A left-field surprise for THQ in 2010, the Legend of Zelda-inspired Darksiders: Wrath of War put players in the role of a wronged horseman. Not just any horseman though; this was War, the fabled Horseman of the Apocalypse riding upon his red horse, Ruin. Entrenching itself deep within an internal mythology drawing upon biblical references, the game stood out in its field thanks to the engaging narrative and superlative gameplay. At its conclusion, many gamers were left wanting more, and THQ, not being typically known for their high quality properties, were all too happy to cash in on this success and appease their fans, confirming it had gone into production at E3 2010.
By the time it releases, we’ll have been waiting two and a half years since the first, but it will almost certainly have been worth it with many of the core elements of the game having been retooled in that period. For one, the maps are now much larger and built around a hub mentality with each core area splintering off into different dungeons to explore. It has even been said that just one city area features as many dungeons as was found in entirety of the initial game, and that the total size of the game is more than double what came before. If this is true, then the scope of this game is truly ambitious, particularly when one considers the assertion that there is not a single playable area that has been recycled from the initial game.
In addition to this, exploration will be encouraged by the presence of NPCs in the city areas that will grant side quests, should you choose to take them on. This adds more to the RPG-light feeling of Wrath of War and this seems to be a direction that the folks at Vigil want to drive the franchise in. In the vein of more traditional dungeon crawlers, Darksiders II has seen the implementation of a loot system that sees armor items dropped from defeated enemies as well as being located around the environment and, perhaps, as rewards for partaking of, and completing, the aforementioned side quests. As one would expect, this loot makes more than just cosmetic changes, but it will not alter the way the game plays in any major way. Instead, it will affect different elements of the player character, from damage dealt and received to enhancing some of his Wrath powers (the franchise’s version of magical abilities) and granting him different types of attacks. Also new to the series is a skill tree system, another regular of RPG games, and this will, again, allow you to flesh out the character and adapt him to your play style. This incredible fleshing out of the nitty-gritty of the game is enough to make any fan of micromanagement quite giddy, though we shouldn’t get our hopes up for it being excessively intricate.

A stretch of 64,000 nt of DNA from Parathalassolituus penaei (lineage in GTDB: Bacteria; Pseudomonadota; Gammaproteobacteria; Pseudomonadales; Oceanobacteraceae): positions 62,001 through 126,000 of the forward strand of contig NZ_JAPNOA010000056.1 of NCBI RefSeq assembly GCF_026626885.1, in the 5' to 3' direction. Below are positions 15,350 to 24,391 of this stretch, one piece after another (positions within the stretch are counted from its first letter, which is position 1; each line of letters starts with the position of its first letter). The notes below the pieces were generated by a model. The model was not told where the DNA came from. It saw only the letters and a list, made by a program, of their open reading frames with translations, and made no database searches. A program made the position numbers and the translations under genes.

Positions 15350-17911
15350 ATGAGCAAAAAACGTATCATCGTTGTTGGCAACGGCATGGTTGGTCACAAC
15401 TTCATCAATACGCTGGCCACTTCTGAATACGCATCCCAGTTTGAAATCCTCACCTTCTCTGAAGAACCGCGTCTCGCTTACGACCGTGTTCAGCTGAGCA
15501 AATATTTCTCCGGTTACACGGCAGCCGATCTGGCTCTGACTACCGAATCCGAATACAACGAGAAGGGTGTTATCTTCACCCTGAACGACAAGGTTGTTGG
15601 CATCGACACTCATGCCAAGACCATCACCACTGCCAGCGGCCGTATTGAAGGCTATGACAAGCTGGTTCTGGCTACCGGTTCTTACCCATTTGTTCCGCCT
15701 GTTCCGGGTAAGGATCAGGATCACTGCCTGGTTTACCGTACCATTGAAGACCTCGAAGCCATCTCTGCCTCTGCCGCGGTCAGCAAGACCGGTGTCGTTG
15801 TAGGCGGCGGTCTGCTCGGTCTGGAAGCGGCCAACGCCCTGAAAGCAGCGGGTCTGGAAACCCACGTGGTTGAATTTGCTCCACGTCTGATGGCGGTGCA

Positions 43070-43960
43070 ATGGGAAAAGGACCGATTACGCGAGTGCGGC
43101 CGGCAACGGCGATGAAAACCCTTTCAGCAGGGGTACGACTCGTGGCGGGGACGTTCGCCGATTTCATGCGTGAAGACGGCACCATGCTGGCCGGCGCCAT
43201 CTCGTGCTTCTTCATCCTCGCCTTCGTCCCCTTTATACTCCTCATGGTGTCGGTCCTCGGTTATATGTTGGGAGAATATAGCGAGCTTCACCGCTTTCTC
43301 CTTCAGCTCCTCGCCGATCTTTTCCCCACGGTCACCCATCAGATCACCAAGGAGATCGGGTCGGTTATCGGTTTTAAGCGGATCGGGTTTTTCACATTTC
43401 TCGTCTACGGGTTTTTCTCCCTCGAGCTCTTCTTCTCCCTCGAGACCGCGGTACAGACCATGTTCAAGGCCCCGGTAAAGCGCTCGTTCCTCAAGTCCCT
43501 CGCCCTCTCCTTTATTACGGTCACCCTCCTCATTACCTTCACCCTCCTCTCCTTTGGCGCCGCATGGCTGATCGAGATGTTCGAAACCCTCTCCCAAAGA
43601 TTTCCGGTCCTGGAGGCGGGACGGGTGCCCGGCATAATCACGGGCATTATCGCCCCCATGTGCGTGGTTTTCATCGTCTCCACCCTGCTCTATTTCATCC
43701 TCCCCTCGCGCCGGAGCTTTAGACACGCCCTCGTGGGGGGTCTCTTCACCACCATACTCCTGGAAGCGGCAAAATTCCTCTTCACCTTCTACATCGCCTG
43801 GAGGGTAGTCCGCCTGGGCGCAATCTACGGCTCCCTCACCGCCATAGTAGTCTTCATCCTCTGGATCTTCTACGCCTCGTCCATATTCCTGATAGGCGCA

When it comes to the core gameplay, it will adopt the same blend of combat, puzzles and exploratory sequences that made the original such a joy to play through to completion. It was, after all, often compared to both The Legend of Zelda and God of War for good reason. The main difference here appears to be a stronger focus on platforming segments, the reasons for which I will explain below. Further to this, the enemies will continue to drop health, magic and experience as they are defeated, along with the loot, so it isn’t straying far from a familiar formula. Last but not least, the iconic, dark fantasy visual style will return in full force, but used to even greater effect thanks to the new settings that promise to take full advantage of what the design ethics offer.
“For all that is old, there is something new.” This, honestly, seems to be the mantra for Darksiders II. I’ve already alluded to a slight modification of the tried and true, and this is because the game employs a new playable character. Rather than playing as the heavy, lumbering War, you control his lithe brother, Death with his pale horse, Despair. The way that the team have circumvented this potential issue of the introduction of an entirely new character is by turning Darksiders II into a parallel, rather than a direct sequel. This is the old. The narrative thread runs in tandem with its predecessor and details Death’s attempts to clear his fellow horseman’s name in relation to the early starting of Armageddon. More complex details than this synopsis are difficult to come across, but it appears the way that he does this is traversing the Underworld, with its fantastic designs, calling upon long-owed favours from NPCs. The path will be long and winding, and it should prove to be an engaging journey, if anything can be assumed from the original.
As a bonus, the other two Horsemen, Strife and Fury (peculiarly altered from the biblical representations of Conquest and Famine, or the more popular replacement of Conquest with Pestilence) are promised to appear in some capacity. Whatever this is, it will not be in the form of co-operative play, as the team were more interested in really fleshing out Death as a character in his own right than in trying to implement them also. It points to a game focused firmly on the single player experience and as such is one of intense interest here at OnlySP.
Darksiders: Wrath of War may not have been innovative, or especially creative, but it was a very good game and a solid foundation for a franchise. The developers are leveraging this, adding in enough freshness to bolster the reputation further, while staying true to what made it a relatively successful release. If all goes well, and it certainly seems to be on the right path, Darksiders II will be a genuine delight for a great many gamers when it releases in the last week of June across the PC, PS3 and Xbox 360 platforms. Further to this, a version of the game is also in development to coincide with the launch of Nintendo’s Wii-U later in the year.